WHINE AND CHEESE… Among other annoying habits, Squid’s former bestie Flapjack the Octopus moaned ad nauseum about what others should or should not be doing. Squid’s PTSD from being subjected to the repeated whining was triggered when Squid saw the lawsuit filed on May 14 in Monterey County Superior Court by the Monterey History and Art Association against the Monterey County Board of SupervisorsTax Assessor and Tax Collector.

MHAA attorney Gary Varga failed last year in his attempt to win back the property tax exemption previously held by nonprofit MHAA for its building in Monterey. In 2017, the county revoked the exemption when the place changed from a maritime museum to the Dali 17 Exhibition. Varga’s now throwing a hail Mary pass by suing. As he did unsuccessfully before the county’s Assessment Appeals Board in hearings that spanned from 2019-2021, Varga whin… er, argues that various county officials ignored his repeated attempts at meeting with him to resolve the issue. He made a final attempt to meet with Supervisor Mary Adams in March of this year only to be told she does not meet with attorneys working on issues in her district (code for, might be gearing up to sue the county).

Varga’s claim to the court? That by refusing to meet with him Adams denied MHAA “the right to effective assistance of counsel pursuant to” the 5th and 6th amendments to the Constitution. That’s some high-priced whine.

PUFF PUFF PASS… Speaking of high-priced grievances in court, another one recently caught Squid’s eye. On May 13, Moss Landing-based company High Quality Products sued its former attorney, Los Angeles-based Steven O’Rourke, for allegedly misleading them. Not about his own credentials – O’Rourke advertises himself as an “expert in corporate law and financial structures,” with 40 years of experience, all true. HQP claims O’Rourke was negligent in advising the company on corporate structure and valuation of stock, ultimately costing them $345,000. More specifically, they blame him “for failing to implement any internal monitoring system and/or failing to utilize such a system to safeguard against corporate wrongdoing.”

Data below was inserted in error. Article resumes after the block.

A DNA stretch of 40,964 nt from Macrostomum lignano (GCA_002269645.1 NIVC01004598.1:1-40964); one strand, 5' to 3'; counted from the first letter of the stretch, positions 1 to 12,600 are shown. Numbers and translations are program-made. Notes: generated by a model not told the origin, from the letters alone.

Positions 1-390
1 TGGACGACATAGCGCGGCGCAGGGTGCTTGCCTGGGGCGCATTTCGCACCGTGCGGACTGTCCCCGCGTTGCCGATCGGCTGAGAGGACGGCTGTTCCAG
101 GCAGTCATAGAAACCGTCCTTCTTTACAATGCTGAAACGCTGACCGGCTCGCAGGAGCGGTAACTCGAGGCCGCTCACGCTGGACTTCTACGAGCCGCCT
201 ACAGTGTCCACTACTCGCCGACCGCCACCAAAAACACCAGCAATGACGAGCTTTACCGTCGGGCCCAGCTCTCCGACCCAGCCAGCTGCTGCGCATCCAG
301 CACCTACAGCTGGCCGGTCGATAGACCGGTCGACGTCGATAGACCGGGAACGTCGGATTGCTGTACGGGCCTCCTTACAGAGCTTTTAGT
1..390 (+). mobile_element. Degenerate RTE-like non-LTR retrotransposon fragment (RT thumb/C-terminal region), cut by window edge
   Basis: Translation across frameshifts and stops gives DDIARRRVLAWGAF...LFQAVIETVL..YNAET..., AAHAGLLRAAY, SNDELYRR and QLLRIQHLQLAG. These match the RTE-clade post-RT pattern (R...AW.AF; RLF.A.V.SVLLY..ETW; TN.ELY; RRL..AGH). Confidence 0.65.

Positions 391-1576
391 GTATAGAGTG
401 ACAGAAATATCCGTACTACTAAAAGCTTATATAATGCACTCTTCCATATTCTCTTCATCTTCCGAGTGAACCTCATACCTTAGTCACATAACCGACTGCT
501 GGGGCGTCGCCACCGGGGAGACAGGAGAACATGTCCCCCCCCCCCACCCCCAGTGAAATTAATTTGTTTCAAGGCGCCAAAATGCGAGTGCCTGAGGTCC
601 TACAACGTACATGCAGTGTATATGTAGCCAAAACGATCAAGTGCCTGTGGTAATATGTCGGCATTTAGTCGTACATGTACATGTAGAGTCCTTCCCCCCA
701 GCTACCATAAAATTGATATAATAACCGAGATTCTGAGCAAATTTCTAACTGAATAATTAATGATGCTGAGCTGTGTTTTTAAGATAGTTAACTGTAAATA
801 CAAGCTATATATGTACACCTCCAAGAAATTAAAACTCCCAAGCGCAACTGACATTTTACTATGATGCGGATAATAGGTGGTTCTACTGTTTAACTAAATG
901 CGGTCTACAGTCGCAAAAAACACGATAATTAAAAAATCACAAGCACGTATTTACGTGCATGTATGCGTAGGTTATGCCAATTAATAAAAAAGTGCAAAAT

Wait, did HQP just admit to the corporate wrongdoing part? Squid’s not sure who is to blame.

The company claims to be headquartered in Monterey’s “famous ‘cannabis row,’” a place Squid has never heard of, where they envision a growing business of consolidating existing cannabis cultivators and processors across multiple states. In 2019, they announced an offering of up to 4,880,000 shares of common stock at $3.10 per share – for an aggregate offering amount of $14.9 million.

Seems to Squid like that should be more than enough to get decent legal advice, but the stock offering never went forward. And it is a hazy business.

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